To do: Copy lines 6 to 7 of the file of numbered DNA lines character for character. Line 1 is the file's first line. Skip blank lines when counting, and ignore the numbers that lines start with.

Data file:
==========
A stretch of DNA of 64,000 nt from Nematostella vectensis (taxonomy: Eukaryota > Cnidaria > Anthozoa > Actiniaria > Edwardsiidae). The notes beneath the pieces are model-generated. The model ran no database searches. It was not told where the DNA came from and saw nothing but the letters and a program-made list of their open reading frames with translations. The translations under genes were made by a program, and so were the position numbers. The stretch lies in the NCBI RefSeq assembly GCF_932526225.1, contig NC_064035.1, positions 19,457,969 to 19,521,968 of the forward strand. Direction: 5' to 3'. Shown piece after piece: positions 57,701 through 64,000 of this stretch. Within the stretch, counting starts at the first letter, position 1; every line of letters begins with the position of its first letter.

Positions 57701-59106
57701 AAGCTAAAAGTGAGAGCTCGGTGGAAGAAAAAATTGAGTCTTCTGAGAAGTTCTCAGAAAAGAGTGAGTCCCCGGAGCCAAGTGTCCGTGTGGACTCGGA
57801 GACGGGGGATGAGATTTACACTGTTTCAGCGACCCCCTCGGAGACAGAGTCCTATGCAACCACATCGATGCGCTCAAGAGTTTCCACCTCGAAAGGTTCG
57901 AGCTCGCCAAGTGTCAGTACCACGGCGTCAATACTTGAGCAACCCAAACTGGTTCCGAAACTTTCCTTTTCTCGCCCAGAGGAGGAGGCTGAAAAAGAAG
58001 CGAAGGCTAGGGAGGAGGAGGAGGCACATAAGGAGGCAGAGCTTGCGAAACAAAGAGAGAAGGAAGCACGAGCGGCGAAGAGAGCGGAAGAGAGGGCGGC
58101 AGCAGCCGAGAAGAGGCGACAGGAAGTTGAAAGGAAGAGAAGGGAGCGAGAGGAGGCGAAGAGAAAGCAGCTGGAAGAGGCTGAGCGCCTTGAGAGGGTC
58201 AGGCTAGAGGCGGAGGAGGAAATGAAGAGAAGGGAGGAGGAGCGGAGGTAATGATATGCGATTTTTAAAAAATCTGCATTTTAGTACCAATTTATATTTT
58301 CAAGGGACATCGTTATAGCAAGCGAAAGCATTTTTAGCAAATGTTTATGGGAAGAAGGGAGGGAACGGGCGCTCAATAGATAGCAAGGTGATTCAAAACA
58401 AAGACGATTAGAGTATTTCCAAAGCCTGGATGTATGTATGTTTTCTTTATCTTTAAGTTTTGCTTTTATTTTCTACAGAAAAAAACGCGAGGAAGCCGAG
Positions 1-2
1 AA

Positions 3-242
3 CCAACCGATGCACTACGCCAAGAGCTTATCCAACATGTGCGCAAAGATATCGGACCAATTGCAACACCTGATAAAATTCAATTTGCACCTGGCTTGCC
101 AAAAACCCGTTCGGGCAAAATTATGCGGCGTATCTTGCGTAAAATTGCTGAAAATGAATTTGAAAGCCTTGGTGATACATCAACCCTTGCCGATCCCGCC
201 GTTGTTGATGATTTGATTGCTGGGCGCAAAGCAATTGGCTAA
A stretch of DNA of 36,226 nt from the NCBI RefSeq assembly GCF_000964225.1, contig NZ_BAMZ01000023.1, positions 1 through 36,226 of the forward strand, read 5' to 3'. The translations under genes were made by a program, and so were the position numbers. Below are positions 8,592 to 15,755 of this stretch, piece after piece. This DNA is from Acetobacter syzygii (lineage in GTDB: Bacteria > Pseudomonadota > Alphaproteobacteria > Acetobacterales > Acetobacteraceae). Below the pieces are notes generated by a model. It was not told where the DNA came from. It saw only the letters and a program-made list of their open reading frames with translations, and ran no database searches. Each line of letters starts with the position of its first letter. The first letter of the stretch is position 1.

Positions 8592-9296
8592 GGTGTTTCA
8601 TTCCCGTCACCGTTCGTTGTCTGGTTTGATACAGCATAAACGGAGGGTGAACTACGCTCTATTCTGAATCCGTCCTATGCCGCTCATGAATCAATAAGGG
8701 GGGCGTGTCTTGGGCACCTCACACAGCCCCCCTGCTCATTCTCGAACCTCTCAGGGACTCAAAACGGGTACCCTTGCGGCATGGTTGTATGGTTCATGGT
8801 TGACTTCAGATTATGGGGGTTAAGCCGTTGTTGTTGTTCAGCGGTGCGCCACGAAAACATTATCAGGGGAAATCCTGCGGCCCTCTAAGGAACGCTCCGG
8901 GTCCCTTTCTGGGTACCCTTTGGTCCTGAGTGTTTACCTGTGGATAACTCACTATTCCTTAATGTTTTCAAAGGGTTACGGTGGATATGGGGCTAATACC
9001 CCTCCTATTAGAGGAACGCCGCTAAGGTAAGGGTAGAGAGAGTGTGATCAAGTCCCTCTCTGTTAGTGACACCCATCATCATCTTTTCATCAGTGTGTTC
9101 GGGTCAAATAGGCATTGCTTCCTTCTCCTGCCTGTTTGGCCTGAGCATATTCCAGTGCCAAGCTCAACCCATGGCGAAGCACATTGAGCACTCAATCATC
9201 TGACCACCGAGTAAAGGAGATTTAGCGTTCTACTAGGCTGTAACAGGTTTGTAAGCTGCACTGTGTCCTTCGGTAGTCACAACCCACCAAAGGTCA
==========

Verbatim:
58001 CGAAGGCTAGGGAGGAGGAGGAGGCACATAAGGAGGCAGAGCTTGCGAAACAAAGAGAGAAGGAAGCACGAGCGGCGAAGAGAGCGGAAGAGAGGGCGGC
58101 AGCAGCCGAGAAGAGGCGACAGGAAGTTGAAAGGAAGAGAAGGGAGCGAGAGGAGGCGAAGAGAAAGCAGCTGGAAGAGGCTGAGCGCCTTGAGAGGGTC